The Baby Name State of the Union
One baby name selection is a personal choice. Four million baby names a year, taken together, make up something more: a portrait of the state of the American psyche. It's a picture worth looking at closely.
We had a reminder of that fact this weekend, when the New York Times ran a cover story revealing that maternal age (the age at which women have children) is a key driver of societal differences. That's an insight names already taught us years ago. Starting with the 2004 election, I tracked a seeming paradox in baby naming. If you looked at the most liberal and most conservative pockets of the country, they seemed to name babies opposite to their ideologies. Progressives were most likely to choose names that were traditional, single-sex, and based in Christian tradition. Conservatives were most likely to choose names that were newly created, androgynous, and non-religious.
The explanation for this paradox was a growing gap in maternal age. Progressive voters increasingly have their children older than conservative voters, for reasons closely entangled with education. A 35-year-old mom, naturally, is going to have a different style sense than an 18-year-old mom. That same growing gap could explain a whole lot more than just baby names, as I described in a 2009 column:
"Going head to head in a decision that parents take very seriously, style beat values by a mile. So perhaps the style-making variable of maternal age plays a bigger role in the cultural divide than we realize. In fact, if you start with nothing but a maternal age gap, you end up predicting a lot of the behaviors that divide red and blue America....What it adds up to is that the age when you have children isn't just one more variable in the cultural spreadsheet. It's your life story, and the life story of your community."
That was a decade ago. What are baby names telling us about American society today? The portrait they paint is of cultural fracturing. Liberals and conservatives are moving farther apart. Various racial and ethnic groups are moving farther apart. States and regions are moving farther apart. And most fundamentally, individuals are moving farther apart. Baby name data suggests not just an "us vs. them" attitude but a deeper "me vs. everybody else" attitude. The one thing we all seem to have in common today is our desire to be nothing at all like one another.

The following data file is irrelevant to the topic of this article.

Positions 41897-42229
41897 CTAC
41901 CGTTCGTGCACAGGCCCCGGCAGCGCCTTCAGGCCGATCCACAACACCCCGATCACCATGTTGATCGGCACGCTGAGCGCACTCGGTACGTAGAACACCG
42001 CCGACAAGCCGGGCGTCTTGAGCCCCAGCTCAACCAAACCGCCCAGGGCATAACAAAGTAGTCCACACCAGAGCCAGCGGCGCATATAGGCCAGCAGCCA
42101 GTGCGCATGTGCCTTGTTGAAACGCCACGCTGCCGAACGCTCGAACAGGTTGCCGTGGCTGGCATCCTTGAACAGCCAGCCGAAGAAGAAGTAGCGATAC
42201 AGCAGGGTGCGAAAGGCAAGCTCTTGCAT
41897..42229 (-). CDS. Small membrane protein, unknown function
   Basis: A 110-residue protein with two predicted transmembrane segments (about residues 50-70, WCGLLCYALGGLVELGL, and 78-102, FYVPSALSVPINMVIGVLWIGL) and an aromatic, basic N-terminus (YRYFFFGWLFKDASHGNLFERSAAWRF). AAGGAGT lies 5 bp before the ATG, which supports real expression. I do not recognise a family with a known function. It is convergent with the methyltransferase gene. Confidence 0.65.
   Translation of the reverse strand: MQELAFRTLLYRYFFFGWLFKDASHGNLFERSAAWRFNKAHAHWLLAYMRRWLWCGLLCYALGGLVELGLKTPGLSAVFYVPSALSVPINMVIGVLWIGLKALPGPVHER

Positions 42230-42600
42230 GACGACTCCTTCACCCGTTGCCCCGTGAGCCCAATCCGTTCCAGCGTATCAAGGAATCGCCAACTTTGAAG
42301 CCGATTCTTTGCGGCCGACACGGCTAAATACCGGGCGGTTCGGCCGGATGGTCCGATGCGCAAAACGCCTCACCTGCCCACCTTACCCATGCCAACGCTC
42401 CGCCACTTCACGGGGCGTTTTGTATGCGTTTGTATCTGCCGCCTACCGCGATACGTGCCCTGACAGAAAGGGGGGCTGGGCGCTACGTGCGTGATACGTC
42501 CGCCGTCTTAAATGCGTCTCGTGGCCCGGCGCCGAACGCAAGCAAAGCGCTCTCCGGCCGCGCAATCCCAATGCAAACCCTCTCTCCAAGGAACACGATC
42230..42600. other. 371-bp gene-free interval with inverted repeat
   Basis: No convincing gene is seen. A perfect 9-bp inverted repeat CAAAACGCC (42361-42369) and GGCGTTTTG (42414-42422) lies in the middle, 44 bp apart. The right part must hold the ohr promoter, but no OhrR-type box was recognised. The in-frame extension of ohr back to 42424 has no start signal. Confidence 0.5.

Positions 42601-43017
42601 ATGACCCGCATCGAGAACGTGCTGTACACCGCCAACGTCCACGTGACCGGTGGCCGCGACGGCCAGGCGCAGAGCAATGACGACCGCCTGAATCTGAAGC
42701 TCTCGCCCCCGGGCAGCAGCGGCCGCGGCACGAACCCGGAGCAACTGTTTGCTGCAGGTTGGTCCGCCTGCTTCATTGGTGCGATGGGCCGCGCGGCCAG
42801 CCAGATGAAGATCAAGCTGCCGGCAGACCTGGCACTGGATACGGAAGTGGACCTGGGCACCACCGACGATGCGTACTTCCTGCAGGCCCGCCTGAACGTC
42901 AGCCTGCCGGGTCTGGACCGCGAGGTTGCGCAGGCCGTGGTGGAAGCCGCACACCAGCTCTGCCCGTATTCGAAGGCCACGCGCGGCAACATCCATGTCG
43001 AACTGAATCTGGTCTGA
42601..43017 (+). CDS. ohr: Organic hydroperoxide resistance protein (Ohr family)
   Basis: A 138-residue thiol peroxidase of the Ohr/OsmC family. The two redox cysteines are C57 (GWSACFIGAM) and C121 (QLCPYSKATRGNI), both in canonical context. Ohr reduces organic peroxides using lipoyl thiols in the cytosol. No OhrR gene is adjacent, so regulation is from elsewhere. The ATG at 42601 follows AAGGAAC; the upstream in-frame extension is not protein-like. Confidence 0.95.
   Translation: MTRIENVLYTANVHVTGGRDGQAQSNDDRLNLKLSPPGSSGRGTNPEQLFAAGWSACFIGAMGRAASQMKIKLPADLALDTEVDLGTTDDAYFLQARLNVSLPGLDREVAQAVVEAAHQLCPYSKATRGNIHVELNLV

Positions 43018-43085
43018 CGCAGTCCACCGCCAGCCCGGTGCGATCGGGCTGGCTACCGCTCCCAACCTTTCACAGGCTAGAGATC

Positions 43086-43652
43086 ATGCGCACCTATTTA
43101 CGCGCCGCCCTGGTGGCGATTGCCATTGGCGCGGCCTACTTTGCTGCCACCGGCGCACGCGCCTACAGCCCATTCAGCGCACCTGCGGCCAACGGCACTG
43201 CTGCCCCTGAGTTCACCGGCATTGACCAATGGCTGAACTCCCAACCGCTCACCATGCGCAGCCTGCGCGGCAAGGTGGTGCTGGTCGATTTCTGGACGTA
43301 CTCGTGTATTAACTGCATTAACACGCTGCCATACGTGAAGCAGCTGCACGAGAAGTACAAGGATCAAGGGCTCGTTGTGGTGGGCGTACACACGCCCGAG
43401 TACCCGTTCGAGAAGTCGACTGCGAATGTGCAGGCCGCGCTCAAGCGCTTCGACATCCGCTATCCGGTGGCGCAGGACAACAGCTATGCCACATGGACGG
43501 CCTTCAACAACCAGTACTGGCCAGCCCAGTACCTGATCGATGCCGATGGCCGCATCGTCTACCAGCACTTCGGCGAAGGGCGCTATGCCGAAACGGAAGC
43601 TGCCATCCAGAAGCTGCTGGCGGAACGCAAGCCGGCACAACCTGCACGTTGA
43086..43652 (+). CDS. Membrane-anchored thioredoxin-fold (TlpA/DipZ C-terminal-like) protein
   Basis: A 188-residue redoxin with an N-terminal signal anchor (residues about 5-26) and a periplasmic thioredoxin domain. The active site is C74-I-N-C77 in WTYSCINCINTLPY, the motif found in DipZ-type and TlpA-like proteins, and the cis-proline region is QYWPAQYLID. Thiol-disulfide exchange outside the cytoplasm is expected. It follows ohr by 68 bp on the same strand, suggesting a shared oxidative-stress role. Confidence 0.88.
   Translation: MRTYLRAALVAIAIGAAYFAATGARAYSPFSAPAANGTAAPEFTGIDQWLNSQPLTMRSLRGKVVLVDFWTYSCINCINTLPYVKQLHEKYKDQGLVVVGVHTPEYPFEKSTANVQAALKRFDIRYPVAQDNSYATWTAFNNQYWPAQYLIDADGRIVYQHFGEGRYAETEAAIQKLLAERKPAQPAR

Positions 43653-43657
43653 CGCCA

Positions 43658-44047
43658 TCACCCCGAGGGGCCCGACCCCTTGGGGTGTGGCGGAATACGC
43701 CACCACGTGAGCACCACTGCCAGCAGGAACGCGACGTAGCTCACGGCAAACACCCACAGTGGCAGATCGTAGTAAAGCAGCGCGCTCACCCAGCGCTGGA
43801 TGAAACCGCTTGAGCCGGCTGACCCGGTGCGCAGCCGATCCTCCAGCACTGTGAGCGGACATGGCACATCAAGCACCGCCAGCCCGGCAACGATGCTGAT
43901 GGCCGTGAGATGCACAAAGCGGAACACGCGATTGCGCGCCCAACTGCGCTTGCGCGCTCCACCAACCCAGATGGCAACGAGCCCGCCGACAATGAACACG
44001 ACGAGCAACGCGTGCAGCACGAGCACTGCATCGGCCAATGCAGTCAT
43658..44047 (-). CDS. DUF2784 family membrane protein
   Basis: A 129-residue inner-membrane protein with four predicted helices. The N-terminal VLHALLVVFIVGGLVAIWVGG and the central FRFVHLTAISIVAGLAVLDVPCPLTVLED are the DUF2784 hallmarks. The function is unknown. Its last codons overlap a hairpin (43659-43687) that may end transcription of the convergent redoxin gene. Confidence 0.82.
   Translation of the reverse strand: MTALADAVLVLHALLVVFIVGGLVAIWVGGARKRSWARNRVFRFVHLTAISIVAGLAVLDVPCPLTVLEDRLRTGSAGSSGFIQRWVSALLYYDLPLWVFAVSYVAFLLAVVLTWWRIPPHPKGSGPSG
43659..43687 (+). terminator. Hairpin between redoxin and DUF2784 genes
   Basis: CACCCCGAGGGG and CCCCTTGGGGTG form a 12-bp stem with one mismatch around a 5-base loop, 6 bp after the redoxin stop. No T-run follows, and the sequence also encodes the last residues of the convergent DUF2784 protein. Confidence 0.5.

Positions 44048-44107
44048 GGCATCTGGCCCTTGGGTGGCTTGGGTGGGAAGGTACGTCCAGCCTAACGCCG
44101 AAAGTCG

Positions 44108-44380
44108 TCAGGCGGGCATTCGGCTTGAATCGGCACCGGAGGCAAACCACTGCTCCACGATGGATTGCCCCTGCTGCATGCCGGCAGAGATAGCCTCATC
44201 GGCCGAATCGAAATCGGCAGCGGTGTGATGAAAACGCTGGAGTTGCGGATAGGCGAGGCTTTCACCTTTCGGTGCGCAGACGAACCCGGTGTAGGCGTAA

We see this fracturing clearly at the top of the baby name popularity charts, which represent an ever-shrinking slice of the population. Today's top 10 boys' names together account for a smaller percentage of babies than John alone once did. Today's average American baby receives a name that's relatively uncommon nationwide, and concentrated in specific communities. Statistically speaking, there is no more "normal" in baby names.
In part, the decline in consensus represents a divergence in viewpoints. In the past, regional and even ideological differences didn't play out on the baby name charts, whereas now you see them strongly. The two tables below represent the top boys' names in the most politically extreme states in two years. On the left you see the lower-48 states with the highest vote differentials in the 1960 election, Nebraska (most heavily Republican) and Rhode Island (Democrat). You'll see that four of their top five names were the same. On the right are current rankings for the most extreme states in the 2016 election, Wyoming and California. None of their top five choices are the same, and most are wildly different.
Not only have communities diverged, but consensus within a community is disappearing. Those top six names in 1960 Nebraska accounted for one out of every five Nebraskan boys born. Last year, the top six names in Nebraska accounted for one boy out of twenty. Even groups with conservative naming traditions are seeing an explosion of diversity. For instance, the core classic Spanish boys' names traditionally held strong in the U.S., even as comparable English names fell out of fashion. But today, names like Juan and José are at their lowest point in half a century, despite a growing Hispanic population.
As American parents across the spectrum turn toward ever more novel and individual names, they're inevitably turning away from something as well. Children are less likely to be named after family members today. Biblical names are at an all-time historic low, and are increasingly selected based on style impact rather than religious role models. (Duplicitous Delilah now outpaces Mary as a baby name.) Political and military leaders no longer inspire namesakes. Overall, names based on connection and shared societal meaning are being replaced by names based on fashion and personal meaning.
The increasingly divided nature of our society is apparent in every realm today. Most often, though, we talk of it as two camps separated by a widening gulf. The resurgence of "nationalism," for instance, suggests a kind of divisive unity, with one group banding tightly together against outsiders. The baby name data reveal no points of unity at all. Even within in-groups, everyone is shaking off traditions and trying to stand out as unique. That's what the names tell us, and past experience suggests we should listen.